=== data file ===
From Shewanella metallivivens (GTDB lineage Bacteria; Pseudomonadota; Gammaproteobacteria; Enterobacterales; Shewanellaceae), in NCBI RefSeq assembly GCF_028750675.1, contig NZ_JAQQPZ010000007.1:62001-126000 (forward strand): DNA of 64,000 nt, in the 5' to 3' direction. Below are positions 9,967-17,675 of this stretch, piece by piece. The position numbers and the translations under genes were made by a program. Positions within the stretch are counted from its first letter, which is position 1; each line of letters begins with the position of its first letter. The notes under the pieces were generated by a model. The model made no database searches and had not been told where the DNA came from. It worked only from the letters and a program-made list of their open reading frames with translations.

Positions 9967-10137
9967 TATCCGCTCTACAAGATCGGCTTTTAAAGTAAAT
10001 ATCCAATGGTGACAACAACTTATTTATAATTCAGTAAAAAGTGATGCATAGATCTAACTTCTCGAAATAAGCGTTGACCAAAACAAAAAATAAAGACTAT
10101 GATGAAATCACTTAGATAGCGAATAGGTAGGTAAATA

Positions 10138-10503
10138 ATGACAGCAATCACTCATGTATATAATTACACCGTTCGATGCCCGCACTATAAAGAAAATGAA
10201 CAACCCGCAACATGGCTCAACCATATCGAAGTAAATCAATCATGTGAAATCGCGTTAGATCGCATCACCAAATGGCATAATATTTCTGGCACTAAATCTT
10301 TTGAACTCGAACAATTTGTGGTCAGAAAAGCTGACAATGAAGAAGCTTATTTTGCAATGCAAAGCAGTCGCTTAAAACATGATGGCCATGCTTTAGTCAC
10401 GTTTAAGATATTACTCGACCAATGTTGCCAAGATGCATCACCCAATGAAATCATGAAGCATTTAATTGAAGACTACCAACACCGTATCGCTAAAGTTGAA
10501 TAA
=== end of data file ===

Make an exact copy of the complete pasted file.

From Shewanella metallivivens (GTDB lineage Bacteria; Pseudomonadota; Gammaproteobacteria; Enterobacterales; Shewanellaceae), in NCBI RefSeq assembly GCF_028750675.1, contig NZ_JAQQPZ010000007.1:62001-126000 (forward strand): DNA of 64,000 nt, in the 5' to 3' direction. Below are positions 9,967-17,675 of this stretch, piece by piece. The position numbers and the translations under genes were made by a program. Positions within the stretch are counted from its first letter, which is position 1; each line of letters begins with the position of its first letter. The notes under the pieces were generated by a model. The model made no database searches and had not been told where the DNA came from. It worked only from the letters and a program-made list of their open reading frames with translations.

Positions 9967-10137
9967 TATCCGCTCTACAAGATCGGCTTTTAAAGTAAAT
10001 ATCCAATGGTGACAACAACTTATTTATAATTCAGTAAAAAGTGATGCATAGATCTAACTTCTCGAAATAAGCGTTGACCAAAACAAAAAATAAAGACTAT
10101 GATGAAATCACTTAGATAGCGAATAGGTAGGTAAATA

Positions 10138-10503
10138 ATGACAGCAATCACTCATGTATATAATTACACCGTTCGATGCCCGCACTATAAAGAAAATGAA
10201 CAACCCGCAACATGGCTCAACCATATCGAAGTAAATCAATCATGTGAAATCGCGTTAGATCGCATCACCAAATGGCATAATATTTCTGGCACTAAATCTT
10301 TTGAACTCGAACAATTTGTGGTCAGAAAAGCTGACAATGAAGAAGCTTATTTTGCAATGCAAAGCAGTCGCTTAAAACATGATGGCCATGCTTTAGTCAC
10401 GTTTAAGATATTACTCGACCAATGTTGCCAAGATGCATCACCCAATGAAATCATGAAGCATTTAATTGAAGACTACCAACACCGTATCGCTAAAGTTGAA
10501 TAA